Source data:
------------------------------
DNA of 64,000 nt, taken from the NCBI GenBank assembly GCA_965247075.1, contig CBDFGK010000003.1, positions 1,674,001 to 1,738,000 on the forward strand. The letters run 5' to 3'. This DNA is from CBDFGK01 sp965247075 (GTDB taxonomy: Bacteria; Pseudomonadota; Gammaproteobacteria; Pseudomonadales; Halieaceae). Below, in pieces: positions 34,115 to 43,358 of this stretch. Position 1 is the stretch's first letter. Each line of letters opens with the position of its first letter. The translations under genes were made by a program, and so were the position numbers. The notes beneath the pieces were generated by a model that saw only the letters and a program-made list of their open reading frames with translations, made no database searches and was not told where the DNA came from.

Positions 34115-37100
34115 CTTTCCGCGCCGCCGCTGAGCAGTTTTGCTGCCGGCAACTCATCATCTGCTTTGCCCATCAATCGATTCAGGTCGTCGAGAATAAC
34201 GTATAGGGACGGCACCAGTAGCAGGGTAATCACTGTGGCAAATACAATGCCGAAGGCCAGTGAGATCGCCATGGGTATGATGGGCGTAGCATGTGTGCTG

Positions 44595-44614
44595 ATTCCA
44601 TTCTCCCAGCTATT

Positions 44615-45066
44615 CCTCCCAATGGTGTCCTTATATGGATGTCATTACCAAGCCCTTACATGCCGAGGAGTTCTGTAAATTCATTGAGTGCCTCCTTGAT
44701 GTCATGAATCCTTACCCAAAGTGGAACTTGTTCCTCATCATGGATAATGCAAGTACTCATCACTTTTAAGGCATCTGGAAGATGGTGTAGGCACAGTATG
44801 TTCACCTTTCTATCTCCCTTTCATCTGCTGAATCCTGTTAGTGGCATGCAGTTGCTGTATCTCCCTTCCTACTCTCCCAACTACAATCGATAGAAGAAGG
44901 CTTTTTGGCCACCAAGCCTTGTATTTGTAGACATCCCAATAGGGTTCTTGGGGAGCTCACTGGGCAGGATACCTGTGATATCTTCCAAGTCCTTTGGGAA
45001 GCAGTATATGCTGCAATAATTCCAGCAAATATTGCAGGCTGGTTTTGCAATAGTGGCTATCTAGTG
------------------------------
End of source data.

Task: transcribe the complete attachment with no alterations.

DNA of 64,000 nt, taken from the NCBI GenBank assembly GCA_965247075.1, contig CBDFGK010000003.1, positions 1,674,001 to 1,738,000 on the forward strand. The letters run 5' to 3'. This DNA is from CBDFGK01 sp965247075 (GTDB taxonomy: Bacteria; Pseudomonadota; Gammaproteobacteria; Pseudomonadales; Halieaceae). Below, in pieces: positions 34,115 to 43,358 of this stretch. Position 1 is the stretch's first letter. Each line of letters opens with the position of its first letter. The translations under genes were made by a program, and so were the position numbers. The notes beneath the pieces were generated by a model that saw only the letters and a program-made list of their open reading frames with translations, made no database searches and was not told where the DNA came from.

Positions 34115-37100
34115 CTTTCCGCGCCGCCGCTGAGCAGTTTTGCTGCCGGCAACTCATCATCTGCTTTGCCCATCAATCGATTCAGGTCGTCGAGAATAAC
34201 GTATAGGGACGGCACCAGTAGCAGGGTAATCACTGTGGCAAATACAATGCCGAAGGCCAGTGAGATCGCCATGGGTATGATGGGCGTAGCATGTGTGCTG

Positions 44595-44614
44595 ATTCCA
44601 TTCTCCCAGCTATT

Positions 44615-45066
44615 CCTCCCAATGGTGTCCTTATATGGATGTCATTACCAAGCCCTTACATGCCGAGGAGTTCTGTAAATTCATTGAGTGCCTCCTTGAT
44701 GTCATGAATCCTTACCCAAAGTGGAACTTGTTCCTCATCATGGATAATGCAAGTACTCATCACTTTTAAGGCATCTGGAAGATGGTGTAGGCACAGTATG
44801 TTCACCTTTCTATCTCCCTTTCATCTGCTGAATCCTGTTAGTGGCATGCAGTTGCTGTATCTCCCTTCCTACTCTCCCAACTACAATCGATAGAAGAAGG
44901 CTTTTTGGCCACCAAGCCTTGTATTTGTAGACATCCCAATAGGGTTCTTGGGGAGCTCACTGGGCAGGATACCTGTGATATCTTCCAAGTCCTTTGGGAA
45001 GCAGTATATGCTGCAATAATTCCAGCAAATATTGCAGGCTGGTTTTGCAATAGTGGCTATCTAGTG